PM: Easier to mend US ties than bad Iran nuclear deal
Netanyahu says spat over Congress speech is ‘a procedural issue’ that can be resolved, after phoning Democratic leaders to explain position
Prime Minister Benjamin Netanyahu on Friday downplayed the diplomatic spat with the United States around his upcoming address to Congress, terming it a “procedural issue” that can be resolved — unlike a “bad” deal with Tehran, which cannot be so easily mended.
The remarks came shortly after The New York Times reported that Netanyahu had reached out by phone to leading Democrats in an effort to quell the tensions around his scheduled address on Iran, in which he is likely to campaign against the White House’s stance in the nuclear negotiations.
“We can resolve procedural issues with regard to my appearance in the US, but if Iran arms itself with nuclear weapons, it will be a lot harder to fix,” Netanyahu said.
In a visit to wounded Israeli soldiers hurt in a Hezbollah strike on Wednesday, the prime minister cautioned against a deal between Western powers and Iran on its nuclear deal, and said that Israel was under an “ongoing attack” by the Islamic Republic.
Iran is “opening new fronts against us, using terrorism in the Middle East and in the entire world,” he continued.
“We are under an ongoing attack organized by Iran,” added Netanyahu, in reference to the Hezbollah strike that killed two Israel Defense Forces soldiers. “Iran is trying to uproot us from here. They won’t be successful.”
He warned that “this same Iran” was now being indulged by world negotiators who, he said, are intending to “leave it with the capabilities to build nuclear weapons.”
Netanyahu accepted an invitation to speak to Congress from Republican House Speaker John Boehner (R-OH), an invitation that was not coordinated with the White House, and which White House officials called a troubling breach of diplomatic protocol.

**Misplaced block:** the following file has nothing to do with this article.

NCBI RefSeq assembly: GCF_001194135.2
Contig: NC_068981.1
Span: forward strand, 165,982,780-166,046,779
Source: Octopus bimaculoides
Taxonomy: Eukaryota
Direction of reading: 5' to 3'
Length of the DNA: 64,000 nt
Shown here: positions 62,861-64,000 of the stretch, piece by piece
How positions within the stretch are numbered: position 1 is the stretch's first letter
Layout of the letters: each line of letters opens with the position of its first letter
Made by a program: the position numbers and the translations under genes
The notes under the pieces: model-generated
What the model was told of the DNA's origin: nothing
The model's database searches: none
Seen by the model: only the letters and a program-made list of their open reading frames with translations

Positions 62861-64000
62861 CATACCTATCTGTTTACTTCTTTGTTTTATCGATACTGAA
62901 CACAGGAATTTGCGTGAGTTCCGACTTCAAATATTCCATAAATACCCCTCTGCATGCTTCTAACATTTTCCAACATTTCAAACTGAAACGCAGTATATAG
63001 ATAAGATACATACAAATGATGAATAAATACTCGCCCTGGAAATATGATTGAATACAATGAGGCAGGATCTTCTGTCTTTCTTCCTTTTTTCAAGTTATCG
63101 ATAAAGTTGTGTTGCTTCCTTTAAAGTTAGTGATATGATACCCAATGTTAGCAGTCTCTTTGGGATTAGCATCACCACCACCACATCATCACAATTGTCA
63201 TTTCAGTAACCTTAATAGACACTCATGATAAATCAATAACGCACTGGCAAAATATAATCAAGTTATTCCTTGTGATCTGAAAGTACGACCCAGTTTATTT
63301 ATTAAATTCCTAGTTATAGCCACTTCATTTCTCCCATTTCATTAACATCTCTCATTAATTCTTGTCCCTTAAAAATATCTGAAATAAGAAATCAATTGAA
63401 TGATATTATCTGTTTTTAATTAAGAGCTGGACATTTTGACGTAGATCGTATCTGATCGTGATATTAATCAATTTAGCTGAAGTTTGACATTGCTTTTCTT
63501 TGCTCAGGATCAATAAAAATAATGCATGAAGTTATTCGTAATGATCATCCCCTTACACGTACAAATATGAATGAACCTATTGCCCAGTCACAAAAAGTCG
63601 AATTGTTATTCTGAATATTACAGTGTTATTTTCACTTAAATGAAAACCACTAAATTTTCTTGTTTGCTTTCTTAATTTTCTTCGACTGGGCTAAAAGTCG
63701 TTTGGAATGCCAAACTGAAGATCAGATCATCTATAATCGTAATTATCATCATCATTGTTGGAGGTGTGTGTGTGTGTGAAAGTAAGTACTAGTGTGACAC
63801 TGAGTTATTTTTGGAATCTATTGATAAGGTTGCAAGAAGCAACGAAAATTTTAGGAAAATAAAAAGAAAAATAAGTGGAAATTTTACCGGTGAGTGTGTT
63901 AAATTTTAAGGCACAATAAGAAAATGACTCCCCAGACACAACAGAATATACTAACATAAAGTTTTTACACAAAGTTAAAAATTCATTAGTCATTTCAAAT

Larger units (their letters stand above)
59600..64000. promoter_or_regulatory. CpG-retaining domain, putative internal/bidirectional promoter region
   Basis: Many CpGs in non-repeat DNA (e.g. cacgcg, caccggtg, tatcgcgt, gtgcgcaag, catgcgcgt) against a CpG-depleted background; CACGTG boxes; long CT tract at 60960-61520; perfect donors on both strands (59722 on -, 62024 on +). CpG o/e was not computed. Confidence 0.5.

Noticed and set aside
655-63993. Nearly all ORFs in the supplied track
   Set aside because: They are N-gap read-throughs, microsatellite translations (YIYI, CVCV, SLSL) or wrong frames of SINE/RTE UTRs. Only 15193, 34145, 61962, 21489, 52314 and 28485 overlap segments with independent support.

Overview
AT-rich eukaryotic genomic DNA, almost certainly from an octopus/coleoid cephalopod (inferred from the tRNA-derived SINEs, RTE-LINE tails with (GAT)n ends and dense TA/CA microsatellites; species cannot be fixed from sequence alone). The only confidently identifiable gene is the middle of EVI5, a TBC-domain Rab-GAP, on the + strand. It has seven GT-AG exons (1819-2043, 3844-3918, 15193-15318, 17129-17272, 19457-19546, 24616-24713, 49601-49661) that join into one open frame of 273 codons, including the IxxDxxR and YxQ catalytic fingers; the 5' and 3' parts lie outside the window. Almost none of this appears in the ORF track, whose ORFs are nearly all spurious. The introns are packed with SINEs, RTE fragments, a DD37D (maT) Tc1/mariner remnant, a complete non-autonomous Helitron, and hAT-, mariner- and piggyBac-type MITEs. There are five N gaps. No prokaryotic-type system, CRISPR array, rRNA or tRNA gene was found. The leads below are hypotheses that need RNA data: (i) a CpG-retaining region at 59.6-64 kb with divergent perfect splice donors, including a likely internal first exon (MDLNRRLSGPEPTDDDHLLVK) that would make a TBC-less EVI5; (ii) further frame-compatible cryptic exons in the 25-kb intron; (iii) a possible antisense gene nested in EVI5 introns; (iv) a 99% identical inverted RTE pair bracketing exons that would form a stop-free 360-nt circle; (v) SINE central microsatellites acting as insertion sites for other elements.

Boehner himself framed the speech as a response to President Obama’s promise to veto legislation imposing stiffer sanctions on Iran that Republicans and some Democrats have drafted and which the White House vehemently opposes. Netanyahu initially insisted the invitation was bipartisan, as the formal invite from Boehner claimed, but Democratic leaders such as House Minority Leader Nancy Pelosi (D-CA) denied they had been consulted before the invitation was issued.
The New York Times reported on Friday that Netanyahu had reached out to Senator Harry Reid of Nevada, Pelosi, and Senator Charles Schumer of New York in an effort to explain his position.
Reid told The New York Times that he had told the Israeli prime minister the visit is “hurting you.” He said Netanyahu’s conduct had prompted several Democratic senators to withdraw their support for sanctions against Iran.
“I said: ‘You have to understand this. I’m not telling you what to do or what not to do, but you have to understand the background here from my perspective,’” he said. Reid said he wouldn’t tell Netanyahu to cancel the address, but told him that Boener’s invitation was “not the right thing to do.”
Similarly, Pelosi said she told Netanyahu the Congress address “could send the wrong message in terms of giving diplomacy a chance.”
On Wednesday, a senior Obama administration official charged that Israel’s ambassador to Washington, Ron Dermer, has been working to advance the political fortunes of Netanyahu at the expense of the US-Israel relationship, according to The New York Times. The accusation marked a striking escalation in the rhetorical spat between the White House and the Netanyahu government over the prime minister’s planned speech to Congress in early March.
The “unusually sharp criticism” by the senior official, who was not named in the report, reflected “the outrage the episode has incited within President Obama’s inner circle,” the Times suggested. “Such officially authorized criticisms of diplomats from major allies are unusual.”